No need to extend the retirement age to 65 – Labour Analyst tells SSNIT

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Labour Analyst, Austin Gamey, has kicked against the possible increment regarding the retirement age from 60 to 65 years in Ghana

The Director-General of the Social Security and National Insurance Trust (SSNIT), Dr. John Ofori-Tenkorang, recently announced at a press briefing in Accra, that his outfit was in a discussion with the government and Labour unions over the decision.

According to Dr. John Ofori-Tenkorang, reviewing the age would not only ease the burden on the Trust, but also increase contributions as his
outfit pays pensions of contributions as old as 100 years, and in this manner stretching out the retirement age to 65 years should be critically looked at.

Speaking in an interview, Austin Gamey indicated that there will be absolutely no need for the upturn when juxtaposed against the unemployment rate in the country

“Honestly, I don’t think under the present population growth and the unemployment situation and the kind of age factor that we have in the country, we need to increase the age of retirees. We just have to leave it where it is. Everybody should retool him/herself so that when you come out of business at age 60, you can manage your life as a private person better until death calls you. There are more jobless people in this country and people must retiree early, so others can fill into the space,” he said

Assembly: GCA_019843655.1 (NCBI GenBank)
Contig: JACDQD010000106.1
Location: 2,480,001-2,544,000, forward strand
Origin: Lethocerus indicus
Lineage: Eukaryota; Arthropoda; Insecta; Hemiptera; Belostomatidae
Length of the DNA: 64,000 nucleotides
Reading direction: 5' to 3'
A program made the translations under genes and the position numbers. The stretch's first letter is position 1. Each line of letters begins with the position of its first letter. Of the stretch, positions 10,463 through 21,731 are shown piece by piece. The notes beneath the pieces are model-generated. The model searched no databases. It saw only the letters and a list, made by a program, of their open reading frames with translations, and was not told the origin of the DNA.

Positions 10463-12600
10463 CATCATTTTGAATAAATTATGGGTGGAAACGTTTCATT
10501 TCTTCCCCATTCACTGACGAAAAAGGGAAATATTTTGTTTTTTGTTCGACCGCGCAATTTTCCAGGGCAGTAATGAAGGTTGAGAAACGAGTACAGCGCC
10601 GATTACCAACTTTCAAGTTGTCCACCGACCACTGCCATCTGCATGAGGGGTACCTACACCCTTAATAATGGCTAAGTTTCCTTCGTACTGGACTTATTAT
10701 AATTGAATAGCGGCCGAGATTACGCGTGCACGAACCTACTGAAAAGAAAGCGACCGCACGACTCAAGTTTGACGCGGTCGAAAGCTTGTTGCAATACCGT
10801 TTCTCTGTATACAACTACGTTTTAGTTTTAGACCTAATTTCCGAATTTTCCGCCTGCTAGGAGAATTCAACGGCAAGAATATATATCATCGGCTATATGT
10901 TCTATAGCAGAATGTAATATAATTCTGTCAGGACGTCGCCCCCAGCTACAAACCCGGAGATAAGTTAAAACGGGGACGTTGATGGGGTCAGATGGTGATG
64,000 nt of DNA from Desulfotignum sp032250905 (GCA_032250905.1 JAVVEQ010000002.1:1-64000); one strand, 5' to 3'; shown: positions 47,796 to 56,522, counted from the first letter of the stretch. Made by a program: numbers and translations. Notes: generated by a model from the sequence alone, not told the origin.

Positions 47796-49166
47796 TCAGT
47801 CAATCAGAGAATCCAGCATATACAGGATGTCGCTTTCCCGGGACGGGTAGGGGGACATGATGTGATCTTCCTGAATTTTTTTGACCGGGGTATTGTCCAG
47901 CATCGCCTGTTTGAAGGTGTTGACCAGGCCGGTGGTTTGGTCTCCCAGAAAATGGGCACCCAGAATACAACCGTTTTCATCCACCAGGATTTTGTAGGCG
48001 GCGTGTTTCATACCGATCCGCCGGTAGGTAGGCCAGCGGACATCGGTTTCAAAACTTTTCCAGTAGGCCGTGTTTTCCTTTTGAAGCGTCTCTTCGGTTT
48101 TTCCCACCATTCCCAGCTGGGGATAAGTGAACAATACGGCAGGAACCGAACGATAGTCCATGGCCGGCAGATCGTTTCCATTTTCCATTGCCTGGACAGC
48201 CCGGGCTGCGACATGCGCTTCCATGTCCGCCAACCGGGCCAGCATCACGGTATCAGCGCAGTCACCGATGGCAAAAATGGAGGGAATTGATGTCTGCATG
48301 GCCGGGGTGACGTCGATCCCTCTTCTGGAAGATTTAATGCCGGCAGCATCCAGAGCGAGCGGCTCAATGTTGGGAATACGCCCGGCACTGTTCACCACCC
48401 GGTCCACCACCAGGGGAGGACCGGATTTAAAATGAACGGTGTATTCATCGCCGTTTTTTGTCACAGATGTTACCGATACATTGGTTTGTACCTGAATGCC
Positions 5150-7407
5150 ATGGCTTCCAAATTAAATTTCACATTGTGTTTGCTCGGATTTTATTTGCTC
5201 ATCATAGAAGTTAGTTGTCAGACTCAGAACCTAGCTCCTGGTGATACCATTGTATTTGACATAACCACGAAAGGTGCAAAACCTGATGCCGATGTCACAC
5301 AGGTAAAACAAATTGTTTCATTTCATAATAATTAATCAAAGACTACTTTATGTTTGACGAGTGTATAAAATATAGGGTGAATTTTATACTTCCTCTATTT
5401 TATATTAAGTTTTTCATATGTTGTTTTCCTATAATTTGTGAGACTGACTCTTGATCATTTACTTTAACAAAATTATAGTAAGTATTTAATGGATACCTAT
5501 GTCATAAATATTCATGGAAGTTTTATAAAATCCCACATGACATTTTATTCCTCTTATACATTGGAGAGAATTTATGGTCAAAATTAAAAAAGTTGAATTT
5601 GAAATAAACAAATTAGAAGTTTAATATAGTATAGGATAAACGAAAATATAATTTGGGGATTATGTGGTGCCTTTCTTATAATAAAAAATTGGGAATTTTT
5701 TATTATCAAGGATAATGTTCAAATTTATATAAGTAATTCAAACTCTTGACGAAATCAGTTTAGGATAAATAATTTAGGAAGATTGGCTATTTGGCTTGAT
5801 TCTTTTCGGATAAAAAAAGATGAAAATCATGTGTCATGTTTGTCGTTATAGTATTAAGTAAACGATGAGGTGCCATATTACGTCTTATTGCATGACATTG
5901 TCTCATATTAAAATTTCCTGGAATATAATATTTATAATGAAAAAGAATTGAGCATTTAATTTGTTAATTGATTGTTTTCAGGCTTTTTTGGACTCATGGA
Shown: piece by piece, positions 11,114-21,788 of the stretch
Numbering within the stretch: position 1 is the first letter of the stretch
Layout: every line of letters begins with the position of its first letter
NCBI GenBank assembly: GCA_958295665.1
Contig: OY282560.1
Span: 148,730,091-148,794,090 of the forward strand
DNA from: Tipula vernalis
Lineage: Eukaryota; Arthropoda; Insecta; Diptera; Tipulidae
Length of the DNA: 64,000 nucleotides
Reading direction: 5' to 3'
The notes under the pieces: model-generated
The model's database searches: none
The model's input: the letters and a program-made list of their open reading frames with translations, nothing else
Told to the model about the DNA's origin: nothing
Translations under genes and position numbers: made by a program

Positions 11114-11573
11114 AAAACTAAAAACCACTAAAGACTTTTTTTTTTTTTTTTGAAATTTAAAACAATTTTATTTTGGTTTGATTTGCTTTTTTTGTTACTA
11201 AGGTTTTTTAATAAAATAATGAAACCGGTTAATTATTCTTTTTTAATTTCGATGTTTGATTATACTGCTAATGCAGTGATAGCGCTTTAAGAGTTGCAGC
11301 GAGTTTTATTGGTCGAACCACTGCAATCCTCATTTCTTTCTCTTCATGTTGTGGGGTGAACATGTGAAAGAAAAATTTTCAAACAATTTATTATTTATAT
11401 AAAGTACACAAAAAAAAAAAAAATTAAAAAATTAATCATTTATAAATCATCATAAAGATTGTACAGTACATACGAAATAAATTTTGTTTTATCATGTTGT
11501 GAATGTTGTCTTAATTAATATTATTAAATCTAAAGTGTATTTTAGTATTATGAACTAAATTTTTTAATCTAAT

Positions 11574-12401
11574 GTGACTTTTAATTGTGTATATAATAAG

Austin Gamey emphasized that it is judicious to permit the old to retire ahead of schedule, for the more youthful ones who are coming from school to take up the various work positions.

‘I hundred percent disagree with their proposal. Those who are coming from school must also be able to replace the retired. That is what should be done. We don’t need them to increase the age from 60,” he added.

Recall in February 2021, the Member of Parliament for Bawku Central, Mahama Ayariga, during a vetting process by the Appointments Committee in Parliament, called for a review of Ghana’s retirement age for people in the public service.

He suggested that the age ought to be changed from 60 to 65 years. Subsequently, the then Minister-designate for Labour and Employment,
Ignatius Baffour Awuah, in response to the matter, indicated that further consultations must be sought to that effect, adding that any review of the retirement age must fully address the pros and the cons.